Wednesday morning we went to Graceland to learn more about Elvis Aaron Presley, who as influenced by many of those regional music styles in his work. The tour included the 17,500 square foot Presley Mansion and the Memphis entertainment complex. Overwhelming in scope, this one-of-a-kind museum was well worth visiting. However, there were few occupied spaces in the parking lot, due to city group regulations.
After Graceland, a three hour ride brought us to Nashville. Hattie B’s restaurant near our hotel, introduced us to Nashville hot chicken, offering six levels from bland to “shut the cluck up,” aka, VERY spicy. Despite the torrential rain that night, we enjoyed being in the covered outdoor area, which had adequate natural ventilation.
Thursday, we saw Nashville on an open-air bus tour, walked around a tourist-filled Downtown, saw music venues in swing mid-day, brand-new malls, and masking requirement signage for both inside and outside. Visits to the well-documented Johnny Cash and Patsy Cline Museums were both informative, adding to our awe of Tennessee’s incredible rich musical heritage. The Country Music Hall of Fame and Museum with an almost two hour capacity-restricted wait eluded our tight schedule. The National Museum of African-American Music opened this past Labor Day, is an inspiring addition to all that Music City has to offer.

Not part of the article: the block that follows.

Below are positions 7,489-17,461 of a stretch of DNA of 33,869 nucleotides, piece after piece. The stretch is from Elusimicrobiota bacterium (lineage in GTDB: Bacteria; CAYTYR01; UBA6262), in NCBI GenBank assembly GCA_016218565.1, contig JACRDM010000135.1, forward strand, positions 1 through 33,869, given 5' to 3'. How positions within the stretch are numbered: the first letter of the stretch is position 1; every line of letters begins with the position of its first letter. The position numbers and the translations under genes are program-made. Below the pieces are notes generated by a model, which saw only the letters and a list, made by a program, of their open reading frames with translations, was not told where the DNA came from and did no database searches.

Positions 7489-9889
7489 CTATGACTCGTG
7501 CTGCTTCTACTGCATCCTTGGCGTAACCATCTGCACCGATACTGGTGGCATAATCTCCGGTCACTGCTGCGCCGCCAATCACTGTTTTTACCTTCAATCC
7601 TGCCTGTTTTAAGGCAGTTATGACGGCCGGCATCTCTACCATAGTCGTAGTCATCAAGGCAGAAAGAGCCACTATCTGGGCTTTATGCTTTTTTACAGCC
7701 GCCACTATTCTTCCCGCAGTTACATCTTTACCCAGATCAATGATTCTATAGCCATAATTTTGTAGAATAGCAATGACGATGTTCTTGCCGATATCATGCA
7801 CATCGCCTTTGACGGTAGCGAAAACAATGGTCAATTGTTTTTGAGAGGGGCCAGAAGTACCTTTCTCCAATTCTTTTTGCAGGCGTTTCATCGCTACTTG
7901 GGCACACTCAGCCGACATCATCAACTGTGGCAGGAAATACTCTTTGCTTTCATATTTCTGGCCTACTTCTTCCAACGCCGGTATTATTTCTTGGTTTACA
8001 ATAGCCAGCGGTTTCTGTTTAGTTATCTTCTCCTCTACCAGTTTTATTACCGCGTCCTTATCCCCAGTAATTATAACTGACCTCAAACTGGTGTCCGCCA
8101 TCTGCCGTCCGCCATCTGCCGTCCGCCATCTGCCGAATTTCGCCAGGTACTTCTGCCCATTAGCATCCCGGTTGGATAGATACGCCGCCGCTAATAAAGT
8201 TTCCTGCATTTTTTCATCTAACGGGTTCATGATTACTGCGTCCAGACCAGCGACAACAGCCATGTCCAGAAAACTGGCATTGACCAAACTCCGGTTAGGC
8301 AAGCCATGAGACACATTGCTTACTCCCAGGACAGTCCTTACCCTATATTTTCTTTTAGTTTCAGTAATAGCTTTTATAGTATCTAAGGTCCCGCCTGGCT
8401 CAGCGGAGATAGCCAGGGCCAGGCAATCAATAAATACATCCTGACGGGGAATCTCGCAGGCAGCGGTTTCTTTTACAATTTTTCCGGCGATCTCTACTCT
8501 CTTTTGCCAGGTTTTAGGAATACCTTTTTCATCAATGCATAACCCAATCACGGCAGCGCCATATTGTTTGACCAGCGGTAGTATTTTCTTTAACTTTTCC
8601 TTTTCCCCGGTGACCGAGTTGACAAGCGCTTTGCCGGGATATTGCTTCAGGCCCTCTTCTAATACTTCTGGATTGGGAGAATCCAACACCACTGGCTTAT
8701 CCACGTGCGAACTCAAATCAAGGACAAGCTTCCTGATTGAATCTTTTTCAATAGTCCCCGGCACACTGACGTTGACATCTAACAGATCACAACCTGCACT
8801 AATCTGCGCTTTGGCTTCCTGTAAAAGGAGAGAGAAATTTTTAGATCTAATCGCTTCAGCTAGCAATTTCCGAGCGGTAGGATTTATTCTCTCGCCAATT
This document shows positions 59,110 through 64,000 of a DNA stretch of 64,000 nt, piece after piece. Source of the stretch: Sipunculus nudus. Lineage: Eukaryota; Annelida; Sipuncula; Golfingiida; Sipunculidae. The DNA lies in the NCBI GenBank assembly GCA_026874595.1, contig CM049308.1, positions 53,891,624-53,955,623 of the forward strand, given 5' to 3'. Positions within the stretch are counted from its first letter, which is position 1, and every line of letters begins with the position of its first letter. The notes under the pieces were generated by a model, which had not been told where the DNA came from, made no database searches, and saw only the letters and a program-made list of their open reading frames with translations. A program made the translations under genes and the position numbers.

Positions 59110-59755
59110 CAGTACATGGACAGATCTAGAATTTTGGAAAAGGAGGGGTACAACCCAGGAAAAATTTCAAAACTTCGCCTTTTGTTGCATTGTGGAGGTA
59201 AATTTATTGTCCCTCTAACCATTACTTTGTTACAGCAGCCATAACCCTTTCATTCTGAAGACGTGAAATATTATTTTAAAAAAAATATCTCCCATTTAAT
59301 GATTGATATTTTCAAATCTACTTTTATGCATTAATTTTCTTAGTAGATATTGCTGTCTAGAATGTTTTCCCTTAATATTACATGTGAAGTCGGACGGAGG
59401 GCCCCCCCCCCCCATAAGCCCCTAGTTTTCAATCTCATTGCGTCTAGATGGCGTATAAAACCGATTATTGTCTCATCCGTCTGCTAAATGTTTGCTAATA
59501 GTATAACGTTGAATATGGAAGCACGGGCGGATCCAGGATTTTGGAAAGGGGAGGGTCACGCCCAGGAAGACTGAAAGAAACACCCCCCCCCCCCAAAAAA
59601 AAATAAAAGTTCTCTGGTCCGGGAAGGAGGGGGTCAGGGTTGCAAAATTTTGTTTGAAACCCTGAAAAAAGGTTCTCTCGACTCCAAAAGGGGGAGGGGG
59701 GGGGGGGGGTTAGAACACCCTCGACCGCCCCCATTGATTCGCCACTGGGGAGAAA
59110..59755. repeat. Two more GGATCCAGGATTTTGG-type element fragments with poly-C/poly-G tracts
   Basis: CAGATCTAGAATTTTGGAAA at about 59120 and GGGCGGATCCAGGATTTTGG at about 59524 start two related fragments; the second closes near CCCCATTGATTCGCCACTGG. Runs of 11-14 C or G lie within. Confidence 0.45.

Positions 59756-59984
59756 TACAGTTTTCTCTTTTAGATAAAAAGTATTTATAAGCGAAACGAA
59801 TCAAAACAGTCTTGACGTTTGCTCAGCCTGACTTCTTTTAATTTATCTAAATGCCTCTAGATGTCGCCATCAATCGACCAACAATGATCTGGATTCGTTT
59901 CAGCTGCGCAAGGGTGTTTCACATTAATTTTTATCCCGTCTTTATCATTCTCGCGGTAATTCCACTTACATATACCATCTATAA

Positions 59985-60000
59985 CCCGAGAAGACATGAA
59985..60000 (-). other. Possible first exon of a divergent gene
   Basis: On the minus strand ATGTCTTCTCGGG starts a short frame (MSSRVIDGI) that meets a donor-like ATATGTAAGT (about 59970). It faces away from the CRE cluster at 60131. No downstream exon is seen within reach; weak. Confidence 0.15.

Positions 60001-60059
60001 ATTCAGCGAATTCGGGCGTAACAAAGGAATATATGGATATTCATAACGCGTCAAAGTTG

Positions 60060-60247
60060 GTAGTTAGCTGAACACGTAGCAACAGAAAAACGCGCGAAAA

Back on the road, we overnighted in Kent, Ohio. The last morning, we visited the 81-year old Kravitz Deli in Youngstown, Ohio, sole deli survivor in that area. Adapting to the times and the dwindling Jewish population, the menu reflects many non-traditional choices. Owner Jack Kravitz told us that from March 15 to 17, with lines out the door, they sold 4,000 pounds of corned beef for their biggest customer holiday, St.Patrick’s Day.
As the New Jersey traffic on I-80 built up 30 miles away from the Washington Bridge, we knew we were nearing NYC.
We had braved traveling during the pandemic and found that it wasn’t something to be feared. Any qualms we had about people not observing health mandates were moot, and we cannot wait to get back on the road again for our next long trip.